For instance, why the ad hoc spread of bilingualism: the appearance everywhere in Texas of Spanish as, seemingly, the logical complement to English? The Latin-derived language of Madrid, and even of Nuevo Laredo, is lovely enough, but it is not easy to forget that knowledge of English is a requirement of citizenship. For whom are those ubiquitous Spanish notices meant? Clearly, for the non-English speaking. Meaning non-citizens? Of course. But why?
Why, too, in Texas, free public schools for the children of illegal immigrants? Why in-state tuition rates at state colleges and universities for these same children's older siblings? These are claims by the illegally domiciled against their hosts, whose sense of justice is duly outraged, as in Farmers Branch. Thus people resolve on forms of action meant -- as in Farmers Branch -- to redress the oversights of Those In Charge.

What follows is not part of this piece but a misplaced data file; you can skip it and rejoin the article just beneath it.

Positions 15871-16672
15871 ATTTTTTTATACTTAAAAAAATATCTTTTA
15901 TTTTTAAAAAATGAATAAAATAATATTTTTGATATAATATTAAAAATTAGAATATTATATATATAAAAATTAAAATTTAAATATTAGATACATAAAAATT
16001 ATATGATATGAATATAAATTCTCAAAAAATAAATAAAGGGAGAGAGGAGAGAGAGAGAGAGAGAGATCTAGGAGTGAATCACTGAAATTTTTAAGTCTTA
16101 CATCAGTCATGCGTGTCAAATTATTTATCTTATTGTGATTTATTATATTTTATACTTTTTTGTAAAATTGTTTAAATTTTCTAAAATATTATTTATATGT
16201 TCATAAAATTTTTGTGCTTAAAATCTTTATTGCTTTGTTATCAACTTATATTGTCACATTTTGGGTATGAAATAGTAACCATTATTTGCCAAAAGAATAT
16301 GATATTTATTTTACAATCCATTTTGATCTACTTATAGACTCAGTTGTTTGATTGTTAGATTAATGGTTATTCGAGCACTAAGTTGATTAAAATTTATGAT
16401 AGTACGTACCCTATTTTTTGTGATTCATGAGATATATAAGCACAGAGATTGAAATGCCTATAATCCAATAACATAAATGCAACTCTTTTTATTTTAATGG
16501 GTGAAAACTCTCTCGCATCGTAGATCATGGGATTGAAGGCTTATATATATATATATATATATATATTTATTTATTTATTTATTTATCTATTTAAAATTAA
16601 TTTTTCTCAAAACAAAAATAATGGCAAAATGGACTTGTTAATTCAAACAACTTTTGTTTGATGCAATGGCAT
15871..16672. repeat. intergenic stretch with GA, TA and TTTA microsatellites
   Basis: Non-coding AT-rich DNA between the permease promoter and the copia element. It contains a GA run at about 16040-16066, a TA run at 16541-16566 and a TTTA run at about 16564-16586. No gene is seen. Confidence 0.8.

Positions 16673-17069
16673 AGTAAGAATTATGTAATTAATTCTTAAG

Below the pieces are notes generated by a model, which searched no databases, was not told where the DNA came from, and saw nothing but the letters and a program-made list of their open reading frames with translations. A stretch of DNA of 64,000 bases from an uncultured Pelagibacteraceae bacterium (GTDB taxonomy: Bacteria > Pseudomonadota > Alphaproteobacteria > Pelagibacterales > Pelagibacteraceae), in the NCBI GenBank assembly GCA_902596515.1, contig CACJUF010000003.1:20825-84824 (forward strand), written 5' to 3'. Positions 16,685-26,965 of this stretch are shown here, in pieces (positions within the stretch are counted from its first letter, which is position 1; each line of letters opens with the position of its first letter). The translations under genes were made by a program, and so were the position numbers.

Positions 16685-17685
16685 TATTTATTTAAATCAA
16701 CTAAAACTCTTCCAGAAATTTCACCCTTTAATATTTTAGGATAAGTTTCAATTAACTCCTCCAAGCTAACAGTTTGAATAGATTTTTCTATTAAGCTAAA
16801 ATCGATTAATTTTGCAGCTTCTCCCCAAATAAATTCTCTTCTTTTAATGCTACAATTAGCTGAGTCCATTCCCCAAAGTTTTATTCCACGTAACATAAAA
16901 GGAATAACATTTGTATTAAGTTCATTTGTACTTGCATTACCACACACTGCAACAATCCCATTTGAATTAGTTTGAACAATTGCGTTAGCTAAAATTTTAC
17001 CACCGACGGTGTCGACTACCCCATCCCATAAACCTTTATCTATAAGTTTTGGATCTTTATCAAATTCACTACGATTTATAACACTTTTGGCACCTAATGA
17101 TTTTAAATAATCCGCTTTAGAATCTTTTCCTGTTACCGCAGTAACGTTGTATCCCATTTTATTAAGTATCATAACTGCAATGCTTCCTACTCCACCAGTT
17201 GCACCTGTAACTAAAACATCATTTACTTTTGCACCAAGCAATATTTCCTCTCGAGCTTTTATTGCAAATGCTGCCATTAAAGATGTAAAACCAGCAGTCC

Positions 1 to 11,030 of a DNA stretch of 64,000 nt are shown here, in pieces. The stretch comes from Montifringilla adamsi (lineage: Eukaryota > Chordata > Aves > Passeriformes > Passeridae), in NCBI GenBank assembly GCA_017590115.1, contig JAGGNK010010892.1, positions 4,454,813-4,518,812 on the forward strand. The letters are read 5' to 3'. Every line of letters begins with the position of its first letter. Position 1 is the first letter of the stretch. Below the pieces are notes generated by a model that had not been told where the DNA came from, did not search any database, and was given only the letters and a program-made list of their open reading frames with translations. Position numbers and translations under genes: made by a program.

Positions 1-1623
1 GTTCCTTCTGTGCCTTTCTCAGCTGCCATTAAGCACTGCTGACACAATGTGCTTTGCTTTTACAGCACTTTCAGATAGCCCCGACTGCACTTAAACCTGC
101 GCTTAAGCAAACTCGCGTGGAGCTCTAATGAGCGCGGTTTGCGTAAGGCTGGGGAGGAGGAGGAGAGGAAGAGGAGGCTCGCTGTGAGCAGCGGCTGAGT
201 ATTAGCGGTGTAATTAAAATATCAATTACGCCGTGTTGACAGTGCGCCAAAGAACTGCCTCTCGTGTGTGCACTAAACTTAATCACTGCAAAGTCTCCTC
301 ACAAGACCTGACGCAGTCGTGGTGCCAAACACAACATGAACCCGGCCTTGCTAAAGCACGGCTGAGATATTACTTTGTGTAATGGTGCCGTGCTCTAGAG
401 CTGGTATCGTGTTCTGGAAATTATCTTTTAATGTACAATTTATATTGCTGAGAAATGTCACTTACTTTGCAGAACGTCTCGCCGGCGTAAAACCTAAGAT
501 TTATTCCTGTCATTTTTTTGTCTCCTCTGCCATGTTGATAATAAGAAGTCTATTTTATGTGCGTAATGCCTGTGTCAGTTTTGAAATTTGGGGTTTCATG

Those In Charge ought to listen better than they have been. They are losing -- as in Farmers Branch, as in the Congress of the United States -- the respect and acquiescence of those whose interests they supposedly advance.
It is one thing to accept, even welcome, the historic human phenomenon of immigration. It is another thing to see disrespect for law, for process, for rational modes of doing things, and not fear that a crisis of legitimacy is fast growing among us.
Congress this year -- one reads -- may finally do something halfway sensible about illegal immigration. Congress -- one knows -- has a lot of making up to do for squandered time.
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